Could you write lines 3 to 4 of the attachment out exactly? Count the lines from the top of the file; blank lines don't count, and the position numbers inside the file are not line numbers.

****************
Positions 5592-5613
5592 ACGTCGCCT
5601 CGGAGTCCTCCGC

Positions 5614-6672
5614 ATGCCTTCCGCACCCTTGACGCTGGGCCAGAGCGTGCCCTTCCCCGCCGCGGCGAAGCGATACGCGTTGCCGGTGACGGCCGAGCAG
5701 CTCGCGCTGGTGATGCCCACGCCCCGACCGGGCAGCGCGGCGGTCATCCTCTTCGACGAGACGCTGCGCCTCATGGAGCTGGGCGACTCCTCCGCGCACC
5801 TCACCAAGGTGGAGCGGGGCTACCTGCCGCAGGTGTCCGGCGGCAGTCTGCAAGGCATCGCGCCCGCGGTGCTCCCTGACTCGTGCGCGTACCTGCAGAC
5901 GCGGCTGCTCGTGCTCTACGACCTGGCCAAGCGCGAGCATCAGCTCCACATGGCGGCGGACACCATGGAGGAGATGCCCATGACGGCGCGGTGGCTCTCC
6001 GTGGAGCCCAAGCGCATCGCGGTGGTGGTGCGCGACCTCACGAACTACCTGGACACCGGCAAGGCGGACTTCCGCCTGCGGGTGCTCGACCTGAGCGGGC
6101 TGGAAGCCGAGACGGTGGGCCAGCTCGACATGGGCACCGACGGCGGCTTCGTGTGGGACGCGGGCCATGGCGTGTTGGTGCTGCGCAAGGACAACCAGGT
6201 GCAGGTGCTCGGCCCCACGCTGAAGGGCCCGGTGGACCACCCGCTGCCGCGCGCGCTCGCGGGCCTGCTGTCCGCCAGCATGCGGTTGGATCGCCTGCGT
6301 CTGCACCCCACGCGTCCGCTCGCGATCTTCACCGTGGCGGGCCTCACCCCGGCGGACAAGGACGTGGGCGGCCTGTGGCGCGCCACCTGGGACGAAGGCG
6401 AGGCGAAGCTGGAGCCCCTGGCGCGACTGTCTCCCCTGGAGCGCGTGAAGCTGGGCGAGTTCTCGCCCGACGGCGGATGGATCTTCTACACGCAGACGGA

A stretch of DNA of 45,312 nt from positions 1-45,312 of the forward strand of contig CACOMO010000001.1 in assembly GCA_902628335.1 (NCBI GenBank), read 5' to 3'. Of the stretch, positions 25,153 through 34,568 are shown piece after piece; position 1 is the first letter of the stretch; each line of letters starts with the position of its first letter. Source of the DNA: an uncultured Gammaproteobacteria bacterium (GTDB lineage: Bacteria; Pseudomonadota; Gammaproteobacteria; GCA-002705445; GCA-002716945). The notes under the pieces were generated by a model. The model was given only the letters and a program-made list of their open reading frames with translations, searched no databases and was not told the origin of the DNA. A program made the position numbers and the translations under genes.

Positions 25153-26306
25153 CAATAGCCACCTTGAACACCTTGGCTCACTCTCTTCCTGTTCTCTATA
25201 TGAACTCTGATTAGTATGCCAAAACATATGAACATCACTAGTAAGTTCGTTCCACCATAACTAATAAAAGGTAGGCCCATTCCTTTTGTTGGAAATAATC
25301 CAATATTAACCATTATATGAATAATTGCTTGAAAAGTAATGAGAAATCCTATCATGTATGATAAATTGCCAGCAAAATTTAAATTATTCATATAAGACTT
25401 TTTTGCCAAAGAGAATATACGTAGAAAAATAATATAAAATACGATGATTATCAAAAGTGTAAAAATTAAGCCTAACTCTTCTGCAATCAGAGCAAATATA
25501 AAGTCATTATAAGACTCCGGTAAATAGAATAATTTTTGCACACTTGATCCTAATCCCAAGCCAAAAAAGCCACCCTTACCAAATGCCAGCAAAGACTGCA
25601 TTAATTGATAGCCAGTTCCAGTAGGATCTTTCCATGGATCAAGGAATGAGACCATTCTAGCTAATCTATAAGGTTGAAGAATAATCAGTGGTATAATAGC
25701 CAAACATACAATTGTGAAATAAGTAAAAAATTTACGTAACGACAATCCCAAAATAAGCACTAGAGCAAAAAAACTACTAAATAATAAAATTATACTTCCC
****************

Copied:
5601 CGGAGTCCTCCGC

Positions 5614-6672